Right from the off, Linden emphasises that CBD is at the centre of his business model. “It’s just easier to work with,” he says. “There is less legality around it.” He is quite right: due to its lack of psychoactive properties, hemp-based CBD can be bought over the counter in Irish health stores.
Although this means that Linden and his colleagues cannot yet make any medical claims about their products, the oils are particularly popular for treating a number of ailments, including the inflammation and nausea associated with chemotherapy. “There is also a drive away from the kind of toxic standard pharma approach,” he adds. “Natural therapies are on the rise, and there is more interest in deriving molecules from plants, isolating them and making them pharma appropriate.”
All this curiosity is a financial boon. “We used all this as a revenue stream for us to generate some of our own research funding and push back on investment,” Linden explains. “We could minimise the equity that we gave up on the company, and minimise the investment required.” Greenlight is not the only firm to go down this path. Marketing CBD commercially has become hugely profitable, with the Brightfield Group estimating that hemp oil sales will reach $1 billion by 2020.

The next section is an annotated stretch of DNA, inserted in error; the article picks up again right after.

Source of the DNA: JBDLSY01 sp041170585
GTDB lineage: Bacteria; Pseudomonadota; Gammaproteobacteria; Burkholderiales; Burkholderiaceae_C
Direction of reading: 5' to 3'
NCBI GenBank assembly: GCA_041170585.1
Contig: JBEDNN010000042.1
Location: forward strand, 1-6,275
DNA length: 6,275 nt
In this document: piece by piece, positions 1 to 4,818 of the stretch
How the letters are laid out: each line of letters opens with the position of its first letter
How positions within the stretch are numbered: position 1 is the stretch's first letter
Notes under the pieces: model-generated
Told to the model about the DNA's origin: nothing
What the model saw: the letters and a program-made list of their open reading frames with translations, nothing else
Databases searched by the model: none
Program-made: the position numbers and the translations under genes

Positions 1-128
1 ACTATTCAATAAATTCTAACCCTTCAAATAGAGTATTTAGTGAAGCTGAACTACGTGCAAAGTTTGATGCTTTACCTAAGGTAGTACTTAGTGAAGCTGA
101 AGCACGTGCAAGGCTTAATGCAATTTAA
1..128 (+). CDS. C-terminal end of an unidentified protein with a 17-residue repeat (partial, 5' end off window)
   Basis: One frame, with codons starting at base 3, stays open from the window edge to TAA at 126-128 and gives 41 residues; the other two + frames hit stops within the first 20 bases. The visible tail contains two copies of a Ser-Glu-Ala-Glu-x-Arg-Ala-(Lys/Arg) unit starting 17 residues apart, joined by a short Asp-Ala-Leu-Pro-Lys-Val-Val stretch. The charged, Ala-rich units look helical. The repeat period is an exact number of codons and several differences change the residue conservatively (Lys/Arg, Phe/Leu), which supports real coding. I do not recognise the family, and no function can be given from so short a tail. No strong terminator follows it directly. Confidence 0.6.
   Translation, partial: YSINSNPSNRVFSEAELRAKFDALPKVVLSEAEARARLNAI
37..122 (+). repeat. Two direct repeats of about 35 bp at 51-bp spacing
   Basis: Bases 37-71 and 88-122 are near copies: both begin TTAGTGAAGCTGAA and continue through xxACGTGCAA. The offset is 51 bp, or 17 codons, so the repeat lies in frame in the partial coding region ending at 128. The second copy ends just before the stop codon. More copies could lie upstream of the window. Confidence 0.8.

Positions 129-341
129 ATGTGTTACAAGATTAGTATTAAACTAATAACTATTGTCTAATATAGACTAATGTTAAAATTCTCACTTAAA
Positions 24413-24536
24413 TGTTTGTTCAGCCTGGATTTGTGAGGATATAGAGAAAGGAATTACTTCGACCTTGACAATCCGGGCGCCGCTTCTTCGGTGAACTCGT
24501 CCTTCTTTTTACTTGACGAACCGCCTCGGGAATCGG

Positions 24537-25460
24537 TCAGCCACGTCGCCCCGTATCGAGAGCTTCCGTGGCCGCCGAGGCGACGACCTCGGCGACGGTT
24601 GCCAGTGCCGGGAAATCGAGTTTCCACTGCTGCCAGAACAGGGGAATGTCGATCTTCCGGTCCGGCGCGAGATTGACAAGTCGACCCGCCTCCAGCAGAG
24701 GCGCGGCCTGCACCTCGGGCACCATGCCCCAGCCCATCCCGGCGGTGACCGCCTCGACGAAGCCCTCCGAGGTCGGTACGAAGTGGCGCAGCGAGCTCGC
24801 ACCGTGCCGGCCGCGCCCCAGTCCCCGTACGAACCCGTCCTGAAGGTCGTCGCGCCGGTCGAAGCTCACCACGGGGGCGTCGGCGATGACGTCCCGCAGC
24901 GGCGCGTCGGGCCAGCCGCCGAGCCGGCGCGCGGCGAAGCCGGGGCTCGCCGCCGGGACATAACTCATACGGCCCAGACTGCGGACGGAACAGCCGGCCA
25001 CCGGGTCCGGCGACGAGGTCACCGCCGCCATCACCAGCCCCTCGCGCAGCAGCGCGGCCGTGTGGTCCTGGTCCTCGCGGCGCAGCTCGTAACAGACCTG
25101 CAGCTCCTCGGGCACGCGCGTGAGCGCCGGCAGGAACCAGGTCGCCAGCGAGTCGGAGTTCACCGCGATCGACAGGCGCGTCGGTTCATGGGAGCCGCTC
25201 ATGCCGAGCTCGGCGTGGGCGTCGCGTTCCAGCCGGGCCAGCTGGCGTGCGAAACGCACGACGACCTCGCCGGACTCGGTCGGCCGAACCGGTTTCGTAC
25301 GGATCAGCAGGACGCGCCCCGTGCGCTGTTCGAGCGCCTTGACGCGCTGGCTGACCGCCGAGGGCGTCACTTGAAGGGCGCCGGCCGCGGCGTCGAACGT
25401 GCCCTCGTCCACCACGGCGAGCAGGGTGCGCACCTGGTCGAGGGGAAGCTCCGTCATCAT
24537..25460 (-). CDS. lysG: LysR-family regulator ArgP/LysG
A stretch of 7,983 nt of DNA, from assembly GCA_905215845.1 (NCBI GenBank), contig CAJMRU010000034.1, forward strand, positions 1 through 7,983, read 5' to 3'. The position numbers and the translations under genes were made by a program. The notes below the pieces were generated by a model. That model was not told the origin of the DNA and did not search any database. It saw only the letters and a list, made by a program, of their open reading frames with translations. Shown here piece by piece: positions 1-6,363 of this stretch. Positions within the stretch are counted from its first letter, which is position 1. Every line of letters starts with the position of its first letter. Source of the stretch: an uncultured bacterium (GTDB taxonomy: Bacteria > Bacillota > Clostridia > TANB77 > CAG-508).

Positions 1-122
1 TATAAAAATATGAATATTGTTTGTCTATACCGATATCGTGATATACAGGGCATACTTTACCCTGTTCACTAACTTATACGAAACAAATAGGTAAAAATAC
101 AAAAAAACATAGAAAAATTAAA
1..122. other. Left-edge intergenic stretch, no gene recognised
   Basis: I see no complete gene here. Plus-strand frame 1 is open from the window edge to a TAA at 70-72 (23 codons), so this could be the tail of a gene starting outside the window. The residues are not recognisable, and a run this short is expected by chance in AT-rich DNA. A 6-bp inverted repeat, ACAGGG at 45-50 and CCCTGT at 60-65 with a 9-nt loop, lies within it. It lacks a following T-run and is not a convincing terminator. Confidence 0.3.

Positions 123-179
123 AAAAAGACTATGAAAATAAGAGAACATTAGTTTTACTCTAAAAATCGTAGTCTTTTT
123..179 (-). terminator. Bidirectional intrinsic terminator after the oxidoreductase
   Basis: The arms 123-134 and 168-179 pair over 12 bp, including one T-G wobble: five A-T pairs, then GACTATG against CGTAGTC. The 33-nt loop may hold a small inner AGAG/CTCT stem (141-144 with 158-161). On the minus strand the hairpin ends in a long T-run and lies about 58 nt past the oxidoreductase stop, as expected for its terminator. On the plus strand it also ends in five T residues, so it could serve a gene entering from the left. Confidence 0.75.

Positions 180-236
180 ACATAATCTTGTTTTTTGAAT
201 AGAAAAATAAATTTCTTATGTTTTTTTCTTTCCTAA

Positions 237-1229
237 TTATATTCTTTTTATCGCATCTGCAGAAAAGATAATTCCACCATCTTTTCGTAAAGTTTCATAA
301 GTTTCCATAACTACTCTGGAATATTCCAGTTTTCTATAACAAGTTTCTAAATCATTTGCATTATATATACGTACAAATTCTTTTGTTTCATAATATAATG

It might help keep Greenlight in the black, but marketing CBD in shops is just one branch of a wider strategy. For their part, Linden and his colleagues are working to turn cannabinoids into genuine alternatives to prescription medicines, with addiction as one area of interest. “We know CBD in particular helps people to get off prescription drugs, especially painkillers,” Linden explains. “We want to understand the mechanism that allows people to be relieved of their addicted state.”
Linden is just as excited about his work with other cannabinoids. “People think that because we’re selling CBD in pharmacies, we just look at CBD. CBD is really interesting, and it is doing a lot of great stuff for people, but we’re interested in all kinds of [cannabinoids]. At the moment, we are preparing systems and assays that will allow us to test all the cannabinoids.”